So, the national average is over $300,000 per claim. That's a big number, indeed. But I believe it is also misleading because you can't really look at averages in these type of cases. These are individual instances of malpractice and need to be judged on a case by case basis.

I mean if they screw up your stitches and you get an infection its probably no big deal. They fix it, they cure the infection, and if you sue you get some money for the time out of work and for pain and suffering and maybe even a little bit in punitive to tell the Doc to pay more attention next time. $300,000 would certainly be outrageous in that case.

But if they do the same thing to someone who has diabetes or an immune system disorder, and the infection leads to amputation or death, then $300,000 doesn't sound like that big of a number. Thus, there are two cases of the same incidence of malpractice, where the outcome for the specific patient is very different. Therefore, averages, in my opinion, skew the argument by only looking at the dollar amount and not the harm done in each case.

Truth be told, $300,000 per claim is reasonable in my opinion, because most people don't even make a malpractice claim unless they have been seriously injured. It's just not worth the risk and the hassle the insurance companies put people through to try and collect.

People always say that the claims are frivolous and the awards given are outrageous, but then when the doctor "accidentally" amputates the wrong foot, or leaves a medical tool in their chest cavity during surgery, all of a sudden those same people don't want anyone, other than a jury, to dictate how much their injuries are worth. Why would you want the insurance lobby to dictate the worth of anyone's injury? Isn't that a case of the fox guarding the hen house?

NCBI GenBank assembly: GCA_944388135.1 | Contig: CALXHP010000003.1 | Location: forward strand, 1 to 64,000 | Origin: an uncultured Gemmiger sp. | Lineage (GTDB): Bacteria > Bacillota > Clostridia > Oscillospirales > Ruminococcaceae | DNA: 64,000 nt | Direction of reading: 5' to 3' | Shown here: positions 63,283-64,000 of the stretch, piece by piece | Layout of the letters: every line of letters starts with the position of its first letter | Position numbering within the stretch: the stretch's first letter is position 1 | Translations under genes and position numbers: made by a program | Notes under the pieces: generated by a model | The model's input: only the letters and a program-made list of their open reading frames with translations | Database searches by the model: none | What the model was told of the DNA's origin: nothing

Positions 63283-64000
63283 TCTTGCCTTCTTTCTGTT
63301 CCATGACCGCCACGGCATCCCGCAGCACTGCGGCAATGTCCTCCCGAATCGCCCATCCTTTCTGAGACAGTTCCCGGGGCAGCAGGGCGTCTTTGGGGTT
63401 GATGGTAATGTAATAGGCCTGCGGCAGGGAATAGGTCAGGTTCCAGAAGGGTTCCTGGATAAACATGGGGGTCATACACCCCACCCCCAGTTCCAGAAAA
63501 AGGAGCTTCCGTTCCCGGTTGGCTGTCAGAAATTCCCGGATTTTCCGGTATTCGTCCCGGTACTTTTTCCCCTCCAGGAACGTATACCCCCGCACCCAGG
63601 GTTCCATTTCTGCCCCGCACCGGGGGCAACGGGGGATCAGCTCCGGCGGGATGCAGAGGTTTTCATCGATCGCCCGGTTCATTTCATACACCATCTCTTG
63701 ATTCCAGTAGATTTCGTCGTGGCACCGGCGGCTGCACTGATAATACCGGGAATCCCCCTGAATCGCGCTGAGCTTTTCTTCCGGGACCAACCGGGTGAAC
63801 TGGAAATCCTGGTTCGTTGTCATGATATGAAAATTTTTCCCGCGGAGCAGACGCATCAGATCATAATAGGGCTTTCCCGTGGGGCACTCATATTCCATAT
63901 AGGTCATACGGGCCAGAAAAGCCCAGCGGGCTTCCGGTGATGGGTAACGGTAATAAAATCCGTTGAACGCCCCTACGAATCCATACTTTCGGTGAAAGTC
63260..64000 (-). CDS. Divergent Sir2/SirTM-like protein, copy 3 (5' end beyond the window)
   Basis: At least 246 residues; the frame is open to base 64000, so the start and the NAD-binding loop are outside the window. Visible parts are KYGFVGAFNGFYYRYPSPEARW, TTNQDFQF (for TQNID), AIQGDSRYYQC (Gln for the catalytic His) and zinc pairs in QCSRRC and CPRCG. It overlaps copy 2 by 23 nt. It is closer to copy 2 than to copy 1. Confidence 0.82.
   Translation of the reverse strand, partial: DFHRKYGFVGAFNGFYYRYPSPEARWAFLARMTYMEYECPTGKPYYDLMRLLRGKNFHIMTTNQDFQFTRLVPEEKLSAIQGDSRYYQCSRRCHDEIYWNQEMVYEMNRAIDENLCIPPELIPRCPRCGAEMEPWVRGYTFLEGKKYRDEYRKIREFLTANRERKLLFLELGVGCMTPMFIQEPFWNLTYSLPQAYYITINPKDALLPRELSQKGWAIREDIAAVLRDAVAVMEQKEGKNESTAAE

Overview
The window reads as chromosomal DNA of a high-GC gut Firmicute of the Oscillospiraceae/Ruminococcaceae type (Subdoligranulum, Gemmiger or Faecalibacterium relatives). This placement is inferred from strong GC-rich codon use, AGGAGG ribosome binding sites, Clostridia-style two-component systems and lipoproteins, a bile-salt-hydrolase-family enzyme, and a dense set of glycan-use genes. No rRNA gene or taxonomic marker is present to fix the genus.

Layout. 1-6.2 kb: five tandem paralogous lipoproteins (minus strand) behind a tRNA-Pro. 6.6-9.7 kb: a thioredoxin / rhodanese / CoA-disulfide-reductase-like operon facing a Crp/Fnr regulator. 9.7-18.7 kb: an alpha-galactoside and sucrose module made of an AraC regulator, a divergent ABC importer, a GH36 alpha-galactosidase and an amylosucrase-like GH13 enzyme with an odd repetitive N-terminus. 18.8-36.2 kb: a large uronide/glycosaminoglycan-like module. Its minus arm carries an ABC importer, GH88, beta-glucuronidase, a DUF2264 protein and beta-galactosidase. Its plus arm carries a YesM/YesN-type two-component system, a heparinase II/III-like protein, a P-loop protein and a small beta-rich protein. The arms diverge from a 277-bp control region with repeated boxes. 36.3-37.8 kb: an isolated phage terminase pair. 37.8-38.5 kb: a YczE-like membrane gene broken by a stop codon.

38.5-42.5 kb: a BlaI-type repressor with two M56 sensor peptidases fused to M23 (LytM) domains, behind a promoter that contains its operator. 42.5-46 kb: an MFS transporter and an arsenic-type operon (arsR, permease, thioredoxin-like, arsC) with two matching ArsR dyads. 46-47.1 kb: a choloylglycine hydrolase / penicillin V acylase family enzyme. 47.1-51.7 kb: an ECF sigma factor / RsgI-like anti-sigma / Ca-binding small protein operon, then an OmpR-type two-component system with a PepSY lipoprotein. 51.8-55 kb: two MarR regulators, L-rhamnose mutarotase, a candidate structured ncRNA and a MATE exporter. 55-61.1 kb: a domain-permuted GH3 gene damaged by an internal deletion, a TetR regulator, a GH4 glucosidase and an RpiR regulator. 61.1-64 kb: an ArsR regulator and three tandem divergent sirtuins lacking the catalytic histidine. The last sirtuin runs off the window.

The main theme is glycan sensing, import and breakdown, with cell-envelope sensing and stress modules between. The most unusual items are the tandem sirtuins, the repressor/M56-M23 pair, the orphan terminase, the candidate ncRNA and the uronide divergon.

posted on Aug, 21 2009 @ 07:11 PM
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reply to post by Artephius Abraxas Helios

I believe you misunderstand me to some degree. I am not in favor of a cap on malpractice claims; rather I am in favor of a system to self-regulate malpractice claims based on a free market as well as a method to make sure that those doctors who accidentally amputate the wrong foot on a regular basis are not allowed to amputate feet any more.

As far as the McDonald's coffee case, that was both a show of how the system has gotten out of control and how people will blow something up well beyond it's true scope. Your facts are basically accurate (I do take issue with the thought that the coffee was three times normal consumption temperature, although I have little doubt it was hotter than it needed to be), but you do appear to ignore the responsibility of the woman to maintain control of an item which she should have known was hot. This case involved some amount of responsibility on both sides.

The award was lessened to a reasonable level; that is indeed true. And that is why I don't use this as an example much. It is also an example of proper jurisprudence by virtue of the adjustment.

Some time back I came up with a rough plan that I believe tackles both problems I have mentioned with respect to this subject. In my plan, I used regional judicial boards, each one composed of a specific number of individuals from specific areas of society, chosen at random like a jury call, and serving only limited terms to avoid collusion. These boards hear initial cases involving medical issues exclusively, and no attorneys are allowed for either side. It can be thought of as partially binding arbitration; the medical professional is bound by the decision of the board and cannot appeal, but the plaintiff can appeal to the standard court system.